Horace Middleton

Coronavirus or not, my hope is that you take time on Monday to remember the sacrifice of those who lost their lives in defense of this nation.

While there will be no parades, few speeches and none of the typical community gatherings normally associated with Memorial Day activities, there’s no reason you can’t pause, for one day, to remember those who made the ultimate sacrifice in defense of the nation.

There are so many to remember, and over the years I’ve touched on some of the more heart-wrenching stories from people featured in this newspaper or in one of my books.

Today, with the impact of COVID-19 present in nearly every aspect of our lives, I thought it appropriate to look at a local man killed in action in the Pacific during World War II. Amazingly he, too, has been impacted by the coronavirus.

This man’s remains had been scheduled to return home in April. That was before COVID-19. On this weekend, we need to remember his story, and sacrifice.

Horace Middleton was a member of Company F, 2nd Battalion, 5307th Composite Unit (Provisional), a unit better known as Merrill’s Marauders.

Originally from Milton, Middleton was a Northumberland High School graduate when he enlisted in February 1943 — on his 19th birthday. Following basic training, he was assigned to field artillery before being reassigned to an infantry unit.

Merrill’s Marauders were the first American ground combat troops to meet Japanese forces on the Asian continent during the war. A unique force, the men were trained specifically to trek through the tough, treacherous jungle and mountainous terrain of Burma. They trained — not with tanks or half-tracks — but with horses and mules, further illustrating the challenge of the terrain.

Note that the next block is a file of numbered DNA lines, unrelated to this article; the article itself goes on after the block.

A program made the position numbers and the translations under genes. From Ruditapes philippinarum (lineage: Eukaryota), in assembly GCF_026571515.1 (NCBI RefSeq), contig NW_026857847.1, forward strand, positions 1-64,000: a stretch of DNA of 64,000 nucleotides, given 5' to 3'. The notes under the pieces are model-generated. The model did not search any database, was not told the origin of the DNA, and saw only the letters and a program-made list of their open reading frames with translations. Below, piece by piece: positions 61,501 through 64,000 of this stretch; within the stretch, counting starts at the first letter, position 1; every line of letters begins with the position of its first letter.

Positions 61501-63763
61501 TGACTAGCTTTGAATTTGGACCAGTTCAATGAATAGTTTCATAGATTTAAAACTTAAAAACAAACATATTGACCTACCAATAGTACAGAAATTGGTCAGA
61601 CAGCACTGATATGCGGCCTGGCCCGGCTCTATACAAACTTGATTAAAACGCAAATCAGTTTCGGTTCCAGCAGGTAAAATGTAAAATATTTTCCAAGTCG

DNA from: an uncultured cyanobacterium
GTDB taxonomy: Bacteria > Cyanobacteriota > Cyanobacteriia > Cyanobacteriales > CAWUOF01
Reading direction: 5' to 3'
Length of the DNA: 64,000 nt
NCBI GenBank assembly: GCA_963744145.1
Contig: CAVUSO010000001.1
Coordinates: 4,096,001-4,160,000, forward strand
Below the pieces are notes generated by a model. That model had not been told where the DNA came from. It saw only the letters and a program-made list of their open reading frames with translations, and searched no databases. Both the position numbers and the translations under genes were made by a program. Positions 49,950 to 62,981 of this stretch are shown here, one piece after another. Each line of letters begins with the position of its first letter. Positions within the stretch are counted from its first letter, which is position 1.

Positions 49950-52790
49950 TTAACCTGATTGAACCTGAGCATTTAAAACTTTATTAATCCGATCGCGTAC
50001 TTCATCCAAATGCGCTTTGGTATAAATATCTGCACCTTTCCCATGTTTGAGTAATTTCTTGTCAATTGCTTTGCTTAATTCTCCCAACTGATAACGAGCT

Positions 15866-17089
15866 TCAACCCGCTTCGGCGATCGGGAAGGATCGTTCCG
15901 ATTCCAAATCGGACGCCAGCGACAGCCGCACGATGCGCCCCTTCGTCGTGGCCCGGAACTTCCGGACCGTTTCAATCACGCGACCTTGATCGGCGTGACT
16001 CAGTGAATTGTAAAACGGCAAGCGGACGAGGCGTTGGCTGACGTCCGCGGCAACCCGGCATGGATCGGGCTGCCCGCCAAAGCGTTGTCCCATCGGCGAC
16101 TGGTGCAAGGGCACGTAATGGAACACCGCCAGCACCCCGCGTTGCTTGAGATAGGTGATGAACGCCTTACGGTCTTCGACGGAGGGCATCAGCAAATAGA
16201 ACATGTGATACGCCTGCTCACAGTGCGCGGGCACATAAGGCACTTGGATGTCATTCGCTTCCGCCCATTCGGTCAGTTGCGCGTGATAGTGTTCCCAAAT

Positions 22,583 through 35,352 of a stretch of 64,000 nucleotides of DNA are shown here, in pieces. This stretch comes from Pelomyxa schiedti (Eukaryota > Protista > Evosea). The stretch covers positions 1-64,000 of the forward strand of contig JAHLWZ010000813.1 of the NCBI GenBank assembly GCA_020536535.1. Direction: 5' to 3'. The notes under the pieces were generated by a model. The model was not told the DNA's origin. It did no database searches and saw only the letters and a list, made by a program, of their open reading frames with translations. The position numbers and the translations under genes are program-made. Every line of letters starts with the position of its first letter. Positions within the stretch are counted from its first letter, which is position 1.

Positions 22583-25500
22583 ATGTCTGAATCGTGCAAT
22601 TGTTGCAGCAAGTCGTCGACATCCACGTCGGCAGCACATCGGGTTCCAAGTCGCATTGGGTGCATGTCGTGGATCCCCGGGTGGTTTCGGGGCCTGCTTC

The men were tasked with taking the airport at Myitkyina, crucial in the American effort to launch further attacks on the Japanese.

Merrill’s Marauders was a regiment-sized unit, and famously sustained an 80% casualty rate over its lone year of existence. Middleton was among a wave of replacements, and had been in Burma only a month when he was killed in action in May 1944.

His remains were not identified until Oct. 31, 2019. It was then that plans were made for Middleton to finally come home. COVID-19 changed that.

Middleton’s remains were scheduled to return to Central Pennsylvania in April, and plans were made for a service, procession through Northumberland and Milton, and interment with family in Harmony Cemetery, but those plans were put on hold due to the coronavirus.

There are still plans to host a ceremony for Middleton, though those plans are not yet set.

It is men like Middleton we need to remember this Memorial Day — especially this Memorial Day.

Middleton’s unit garnered the Presidential Unit Citation, the equivalent to the Medal of Honor for a military unit.

His story should remind us all of the sacrifice — the real sacrifice — of those who picked up rifles, boarded ships and flew missions over hostile grounds during time of war.

Chris Brady is managing editor at The Standard-Journal and can be reached at chris@standard-journal.com.

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